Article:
In general, disclosed herein are three-dimensional (3D) systems as may be utilized in one embodiment for ex vivo tissue or cell growth. More specifically, a system as disclosed herein can include a base material and at least one wicking fiber embedded therein through which a liquid can be spontaneously drawn by capillary action, i.e., when the adhesive intermolecular forces between the liquid and the fiber surface are stronger than the cohesive intermolecular forces inside the liquid. Disclosed systems can be useful in various scientific studies, including, but not limited to, drug discovery, vaccine development, cell biology studies, and biomaterial development.

Among other beneficial characteristics, disclosed systems including one or more wicking fibers can provide for enhanced movement of materials through a cellular construct. For instance, disclosed systems can provide enhance movement of materials such as nutrients, cell signals, and waste products throughout the volume of a developing ex vivo or in vitro system.

As shown schematically in cross-section in FIG. 1, a fiber 20 can include multiple co-linear channels 24 extending the entire length of the exterior surface of the fiber 20. Each channel 24 is defined by walls that extend generally and longitudinally and form part of the exterior surface of the fiber 20. Desirably, the channels 24 extend down the entire length of the fiber 20 parallel to the longitudinal axis of the fiber 20 and are co-linear on each fiber 20.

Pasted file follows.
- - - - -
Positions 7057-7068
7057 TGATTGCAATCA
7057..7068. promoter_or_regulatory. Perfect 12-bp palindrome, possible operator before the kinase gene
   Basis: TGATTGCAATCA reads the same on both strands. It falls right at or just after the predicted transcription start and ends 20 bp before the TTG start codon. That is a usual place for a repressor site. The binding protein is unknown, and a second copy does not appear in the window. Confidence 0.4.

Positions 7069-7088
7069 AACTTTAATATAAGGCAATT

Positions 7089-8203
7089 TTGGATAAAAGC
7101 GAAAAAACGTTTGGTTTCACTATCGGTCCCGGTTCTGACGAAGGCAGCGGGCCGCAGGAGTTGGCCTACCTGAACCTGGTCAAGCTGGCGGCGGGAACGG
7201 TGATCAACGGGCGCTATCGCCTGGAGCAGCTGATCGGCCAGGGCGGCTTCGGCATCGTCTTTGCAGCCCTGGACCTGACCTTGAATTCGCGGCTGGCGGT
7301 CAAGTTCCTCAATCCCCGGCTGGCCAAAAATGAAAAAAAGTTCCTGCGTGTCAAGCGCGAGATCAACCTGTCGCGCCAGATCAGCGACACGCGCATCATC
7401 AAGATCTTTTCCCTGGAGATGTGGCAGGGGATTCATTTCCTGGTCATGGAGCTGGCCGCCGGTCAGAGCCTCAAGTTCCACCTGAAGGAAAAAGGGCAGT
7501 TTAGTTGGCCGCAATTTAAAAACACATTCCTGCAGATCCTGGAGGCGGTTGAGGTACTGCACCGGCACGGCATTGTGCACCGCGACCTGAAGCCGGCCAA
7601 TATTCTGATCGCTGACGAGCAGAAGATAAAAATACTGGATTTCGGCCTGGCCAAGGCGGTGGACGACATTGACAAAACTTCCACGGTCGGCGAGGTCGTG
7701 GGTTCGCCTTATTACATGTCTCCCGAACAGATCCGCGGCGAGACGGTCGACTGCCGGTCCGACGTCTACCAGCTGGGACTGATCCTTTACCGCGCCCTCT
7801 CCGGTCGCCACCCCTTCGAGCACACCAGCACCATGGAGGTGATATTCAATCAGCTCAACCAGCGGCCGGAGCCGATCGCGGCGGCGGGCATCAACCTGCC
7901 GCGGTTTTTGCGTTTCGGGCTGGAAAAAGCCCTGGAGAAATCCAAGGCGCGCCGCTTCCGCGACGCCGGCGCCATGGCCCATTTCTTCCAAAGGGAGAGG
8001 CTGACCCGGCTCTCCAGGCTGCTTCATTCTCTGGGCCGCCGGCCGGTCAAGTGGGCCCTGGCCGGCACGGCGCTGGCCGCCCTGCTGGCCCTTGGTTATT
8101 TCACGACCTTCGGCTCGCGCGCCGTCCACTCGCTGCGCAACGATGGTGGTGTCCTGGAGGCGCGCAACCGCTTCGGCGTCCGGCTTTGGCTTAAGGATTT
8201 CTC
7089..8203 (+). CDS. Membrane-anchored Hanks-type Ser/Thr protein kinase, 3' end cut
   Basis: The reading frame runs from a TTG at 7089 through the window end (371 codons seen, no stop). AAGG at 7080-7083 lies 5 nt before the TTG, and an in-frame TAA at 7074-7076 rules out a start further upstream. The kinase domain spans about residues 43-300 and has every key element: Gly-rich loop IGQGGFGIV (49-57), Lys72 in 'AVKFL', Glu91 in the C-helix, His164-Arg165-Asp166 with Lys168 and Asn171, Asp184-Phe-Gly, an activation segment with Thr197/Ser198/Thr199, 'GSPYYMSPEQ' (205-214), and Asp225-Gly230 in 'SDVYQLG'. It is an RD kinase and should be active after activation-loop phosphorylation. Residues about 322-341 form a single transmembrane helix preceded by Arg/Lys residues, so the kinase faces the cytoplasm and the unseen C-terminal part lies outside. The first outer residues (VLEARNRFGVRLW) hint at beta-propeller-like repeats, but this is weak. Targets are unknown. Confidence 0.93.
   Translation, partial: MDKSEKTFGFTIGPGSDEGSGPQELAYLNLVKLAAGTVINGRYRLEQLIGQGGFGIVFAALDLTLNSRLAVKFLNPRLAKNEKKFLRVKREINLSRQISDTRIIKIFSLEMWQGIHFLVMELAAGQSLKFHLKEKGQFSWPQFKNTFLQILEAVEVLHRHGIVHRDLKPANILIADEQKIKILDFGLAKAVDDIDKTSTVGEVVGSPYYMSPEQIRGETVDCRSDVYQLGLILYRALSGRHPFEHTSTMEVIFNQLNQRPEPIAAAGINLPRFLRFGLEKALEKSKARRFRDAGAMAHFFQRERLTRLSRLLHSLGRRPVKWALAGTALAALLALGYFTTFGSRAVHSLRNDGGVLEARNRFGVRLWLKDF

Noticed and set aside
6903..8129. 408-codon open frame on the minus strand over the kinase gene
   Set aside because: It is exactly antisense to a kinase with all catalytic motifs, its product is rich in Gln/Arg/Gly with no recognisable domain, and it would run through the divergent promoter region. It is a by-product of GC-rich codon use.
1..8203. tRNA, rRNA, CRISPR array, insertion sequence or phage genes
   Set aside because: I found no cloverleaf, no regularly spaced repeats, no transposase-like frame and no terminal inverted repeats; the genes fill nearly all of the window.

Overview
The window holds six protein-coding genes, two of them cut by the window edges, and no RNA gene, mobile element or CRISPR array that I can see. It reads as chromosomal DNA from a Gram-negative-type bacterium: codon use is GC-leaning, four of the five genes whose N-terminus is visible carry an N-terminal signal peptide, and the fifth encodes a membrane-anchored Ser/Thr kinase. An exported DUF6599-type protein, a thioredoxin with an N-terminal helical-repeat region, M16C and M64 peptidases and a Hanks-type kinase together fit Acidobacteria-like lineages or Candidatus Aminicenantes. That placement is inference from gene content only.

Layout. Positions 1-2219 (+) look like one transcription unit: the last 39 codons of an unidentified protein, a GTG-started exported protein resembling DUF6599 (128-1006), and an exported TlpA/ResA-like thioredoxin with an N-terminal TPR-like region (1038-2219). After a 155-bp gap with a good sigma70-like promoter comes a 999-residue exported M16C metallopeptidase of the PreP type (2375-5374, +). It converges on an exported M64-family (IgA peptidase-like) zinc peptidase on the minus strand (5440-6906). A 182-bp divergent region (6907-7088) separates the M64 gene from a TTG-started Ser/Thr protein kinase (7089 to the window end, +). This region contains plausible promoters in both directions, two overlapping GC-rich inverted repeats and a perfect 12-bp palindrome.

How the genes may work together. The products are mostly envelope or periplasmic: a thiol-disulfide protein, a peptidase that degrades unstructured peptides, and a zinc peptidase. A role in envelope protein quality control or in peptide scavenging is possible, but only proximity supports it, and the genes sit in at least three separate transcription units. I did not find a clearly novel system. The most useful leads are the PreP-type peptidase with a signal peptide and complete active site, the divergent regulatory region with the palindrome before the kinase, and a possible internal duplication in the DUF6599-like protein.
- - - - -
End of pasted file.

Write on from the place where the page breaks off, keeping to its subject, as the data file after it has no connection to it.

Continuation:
In an alternative embodiment, the channels 24 can be configured to wrap around the length of the fiber 20 in a helical fashion. However, substantially all of the channels 24 will still be co-linear on each fiber 20

Wicking fibers can be embedded in a base material of a disclosed system as individual fibers or as bundles of wicking fibers, as desired. For instance, FIG. 2 illustrates a bundle of fibers including 4 channeled fibers 20A, 20B, 20C, and 20D. In the course of packing a plurality of fibers 20A, 20B, 20C, 20D into a bundle that can then be embedded within a base material, whether the individual fibers have purely linear channels 24 or helical channels, it is possible that one or more, even all, of the fibers in a bundle can rotate about its/their own axis over the entire length of the fiber bundle. In other words, the surface-channeled fibers 20 may twist as they lay within a base material. Accordingly, the channels 24 of the fibers also may twist somewhat.

Bundles of wicking fibers can effectively move fluid through the bundle via capillary action. For example, FIG. 3 illustrates a 4 fiber bundle following a capillary action test, and FIG. 4 illustrates a 16 fiber bundle following a capillary action test. Capillary actions tests carried out were similar to those described in the Example section, below.